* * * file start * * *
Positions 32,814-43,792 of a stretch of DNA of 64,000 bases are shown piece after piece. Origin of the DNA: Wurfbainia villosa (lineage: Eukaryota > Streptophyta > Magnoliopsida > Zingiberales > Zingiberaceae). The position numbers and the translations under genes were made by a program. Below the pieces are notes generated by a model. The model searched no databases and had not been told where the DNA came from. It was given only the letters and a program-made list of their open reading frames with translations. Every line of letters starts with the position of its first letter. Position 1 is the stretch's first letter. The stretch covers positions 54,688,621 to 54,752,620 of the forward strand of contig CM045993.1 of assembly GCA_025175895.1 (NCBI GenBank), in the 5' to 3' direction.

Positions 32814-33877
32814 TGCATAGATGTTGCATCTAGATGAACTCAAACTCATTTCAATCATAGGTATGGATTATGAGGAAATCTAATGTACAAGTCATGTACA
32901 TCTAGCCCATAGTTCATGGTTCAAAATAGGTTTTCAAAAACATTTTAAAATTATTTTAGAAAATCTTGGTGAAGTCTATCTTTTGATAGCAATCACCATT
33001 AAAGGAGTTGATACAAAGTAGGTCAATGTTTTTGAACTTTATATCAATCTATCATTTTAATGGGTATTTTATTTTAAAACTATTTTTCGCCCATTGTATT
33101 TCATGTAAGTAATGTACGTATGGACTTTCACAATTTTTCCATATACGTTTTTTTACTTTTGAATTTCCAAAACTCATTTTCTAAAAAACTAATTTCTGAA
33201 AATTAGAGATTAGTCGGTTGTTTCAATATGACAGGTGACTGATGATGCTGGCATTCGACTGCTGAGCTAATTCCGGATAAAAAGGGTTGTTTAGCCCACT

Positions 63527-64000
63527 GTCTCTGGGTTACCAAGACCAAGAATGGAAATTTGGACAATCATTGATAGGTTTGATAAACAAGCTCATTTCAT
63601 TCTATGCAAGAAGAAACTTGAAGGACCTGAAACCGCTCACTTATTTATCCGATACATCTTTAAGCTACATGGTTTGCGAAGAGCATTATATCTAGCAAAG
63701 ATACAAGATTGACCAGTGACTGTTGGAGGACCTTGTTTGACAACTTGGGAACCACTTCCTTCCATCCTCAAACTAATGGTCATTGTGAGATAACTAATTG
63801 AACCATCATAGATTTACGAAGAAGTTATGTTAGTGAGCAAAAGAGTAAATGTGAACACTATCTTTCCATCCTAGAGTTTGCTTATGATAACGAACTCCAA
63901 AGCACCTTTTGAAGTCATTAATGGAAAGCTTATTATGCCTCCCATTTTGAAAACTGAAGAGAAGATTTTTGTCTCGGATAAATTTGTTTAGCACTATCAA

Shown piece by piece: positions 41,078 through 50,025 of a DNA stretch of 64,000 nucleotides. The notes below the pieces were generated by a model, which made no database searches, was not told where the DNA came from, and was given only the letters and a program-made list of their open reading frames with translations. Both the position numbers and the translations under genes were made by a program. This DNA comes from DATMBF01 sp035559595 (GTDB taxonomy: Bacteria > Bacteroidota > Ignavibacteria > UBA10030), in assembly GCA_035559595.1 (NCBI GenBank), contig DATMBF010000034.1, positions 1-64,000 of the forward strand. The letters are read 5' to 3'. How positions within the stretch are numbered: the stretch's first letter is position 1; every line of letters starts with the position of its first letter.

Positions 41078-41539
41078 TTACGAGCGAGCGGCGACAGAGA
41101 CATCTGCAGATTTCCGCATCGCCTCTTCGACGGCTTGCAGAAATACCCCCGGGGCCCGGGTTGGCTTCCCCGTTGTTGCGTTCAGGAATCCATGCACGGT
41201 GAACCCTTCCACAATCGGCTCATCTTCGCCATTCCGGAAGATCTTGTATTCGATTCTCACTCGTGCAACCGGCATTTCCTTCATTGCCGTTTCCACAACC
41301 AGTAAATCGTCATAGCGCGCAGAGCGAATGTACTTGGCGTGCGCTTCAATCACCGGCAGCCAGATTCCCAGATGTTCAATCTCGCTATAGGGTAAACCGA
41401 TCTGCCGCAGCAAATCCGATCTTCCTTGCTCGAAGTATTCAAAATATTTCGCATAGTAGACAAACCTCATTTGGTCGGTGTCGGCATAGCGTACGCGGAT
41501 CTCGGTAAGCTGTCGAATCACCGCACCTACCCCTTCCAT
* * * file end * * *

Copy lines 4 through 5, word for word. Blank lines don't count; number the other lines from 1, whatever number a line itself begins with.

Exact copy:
32901 TCTAGCCCATAGTTCATGGTTCAAAATAGGTTTTCAAAAACATTTTAAAATTATTTTAGAAAATCTTGGTGAAGTCTATCTTTTGATAGCAATCACCATT
33001 AAAGGAGTTGATACAAAGTAGGTCAATGTTTTTGAACTTTATATCAATCTATCATTTTAATGGGTATTTTATTTTAAAACTATTTTTCGCCCATTGTATT